News & Views: 1/19 - 1/25

January 26, 2021

The Biden administration has begun to review all of Trump’s last-minute regulations after President Biden immediately froze all regulatory action that has yet to take effect.

Among the regulations the new administration is reviewing, is former President Trump’s rebate rule and his rule on insulin and epinephrine 340B discounts. The Biden administration has decided to let HHS officials decide if either of the final drug pricing rules should be delayed while they are being reviewed. To read the full article, click here.

  • HHS decided to freeze former President Trump’s 340B drug discount rule. The rule would have gone into effect on January 22, 2021 but has now been postponed until March 22, 2021. If HHS officials decide to review the rule further and open it back up to the rulemaking processes, than it may be postponed even further. To review the updated rule, click here.
  • The Biden administration has not yet delayed the drug rebate rule. The administration has until Friday (January 29) to freeze the final rule from being implemented. The rule, which passes rebates to patients at the pharmacy, has had little to no support from anyone outside former President Trump’s team and drug manufacturers. The rule is expected to raise premiums and therefore government spending. To read the full article, click here.

Biden’s Department of Health and Human Services faces multiple lawsuits and challenges left behind by the Trump administration.

Notably, PhRMA and other industry groups have filed lawsuits against HHS regarding most-favored-nation rule. The rule has been blocked in court, giving the Biden administration a chance to revitalize the idea without implementing his rule. Similarly, PhRMA has a current lawsuit against HHS to block the rule allowing the importation of certain drugs from Canada. Biden’s administration also faces possible lawsuits over 340B discounts, which HHS Secretary Becerra has actively worked in favor of protecting already. To read the full article, click here.

Researchers from Yale School of Medicine and UCSF School of Medicine analyzed trends in within-class changes in the average wholesale prices for brand name medications from 2015-2020.

The study only focused on brand-name medications used for chronic conditions that were available before 2018. They found a high correlation between average wholesale prices among the five classes used to treat chronic conditions that have multiple brand-name drugs on the market from 2015-2020. This shows that although there should be competition among the brand-name drugs analyzed, there is little price competition among them. To read the complete study, click here.

CIDSA Experts in the News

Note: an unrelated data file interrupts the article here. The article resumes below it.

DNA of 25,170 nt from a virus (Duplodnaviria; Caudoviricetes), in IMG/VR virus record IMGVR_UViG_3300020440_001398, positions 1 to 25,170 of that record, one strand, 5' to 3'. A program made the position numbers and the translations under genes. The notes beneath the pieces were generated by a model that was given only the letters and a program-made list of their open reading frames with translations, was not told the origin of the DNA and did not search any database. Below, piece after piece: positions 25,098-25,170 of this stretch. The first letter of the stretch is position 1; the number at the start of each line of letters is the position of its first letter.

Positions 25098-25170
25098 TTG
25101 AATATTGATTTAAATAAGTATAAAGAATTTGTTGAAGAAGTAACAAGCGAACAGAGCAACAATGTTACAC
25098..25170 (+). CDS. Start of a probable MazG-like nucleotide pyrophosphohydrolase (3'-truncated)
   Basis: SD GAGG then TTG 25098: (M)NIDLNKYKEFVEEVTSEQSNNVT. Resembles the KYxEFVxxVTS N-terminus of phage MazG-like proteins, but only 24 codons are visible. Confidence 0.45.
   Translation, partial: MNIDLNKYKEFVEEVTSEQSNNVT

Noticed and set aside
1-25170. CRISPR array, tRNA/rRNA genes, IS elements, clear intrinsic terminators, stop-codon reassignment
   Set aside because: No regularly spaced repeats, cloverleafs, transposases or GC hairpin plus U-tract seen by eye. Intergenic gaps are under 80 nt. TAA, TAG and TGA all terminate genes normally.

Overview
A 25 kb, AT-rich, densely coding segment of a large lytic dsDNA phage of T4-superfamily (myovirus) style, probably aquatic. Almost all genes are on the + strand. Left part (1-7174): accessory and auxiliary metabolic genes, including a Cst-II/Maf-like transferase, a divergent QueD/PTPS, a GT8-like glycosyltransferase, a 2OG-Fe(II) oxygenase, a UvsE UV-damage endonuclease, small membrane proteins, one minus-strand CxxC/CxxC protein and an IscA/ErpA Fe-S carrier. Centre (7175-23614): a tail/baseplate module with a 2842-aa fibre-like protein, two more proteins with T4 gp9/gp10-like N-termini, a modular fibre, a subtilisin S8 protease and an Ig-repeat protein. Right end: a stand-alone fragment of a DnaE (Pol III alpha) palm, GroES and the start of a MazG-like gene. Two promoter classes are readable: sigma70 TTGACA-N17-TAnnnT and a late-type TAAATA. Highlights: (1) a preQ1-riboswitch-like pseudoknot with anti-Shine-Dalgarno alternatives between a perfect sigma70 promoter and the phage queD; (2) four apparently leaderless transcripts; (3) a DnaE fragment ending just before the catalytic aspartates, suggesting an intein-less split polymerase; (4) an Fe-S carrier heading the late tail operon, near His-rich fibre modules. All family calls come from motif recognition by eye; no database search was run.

Ge Bai spoke with Washington Post reporters on new hospital regulations that are intended to increase pricing transparency and limit surprise billing. She was quoted saying that “hospitals are playing a hide-and-seek game, even with this regulation, most of them are not being fully transparent.” To read the full article, click here.

Sean Dickson was quoted in a recent Inside Health Policy article on Medicare Part D patient protections in response to a CMS demonstration that addresses protected drug classes and the requirement that insurers must cover a minimum of two drugs in each class. Dickson commented that eliminating the protections will not necessarily save a significant amount of money. To read the entire article, click here.

Both Stacie Dusetzina and Rachel Sachs were quoted in a Fierce Pharma article on the drug pricing opportunities in the Biden administration. Sachs acknowledged that while it may be difficult to prioritize drug pricing at the moment, there is significant potential for Medicare Part D reforms and penalties for extreme price hikes with the new change in Senate leadership. Dusetzina commented that while Trump’s executive orders will likely be overturned, his efforts abroad did work to “normalize the concept that there are evaluations to help with negotiations” to lower drug prices. To read the full article, click here.

Rachel Sachs commented on Trump’s attempt to lower drug prices in a recent LA Times column. She called the last administration’s effort “a rhetorical success but practical failure.” With regards to the most-favored-nation and rebate rules, Sachs does give the Trump administration credit for “normalizing the ideas behind both of these rules,” even though the execution was less than successful. To read the entire column, click here.

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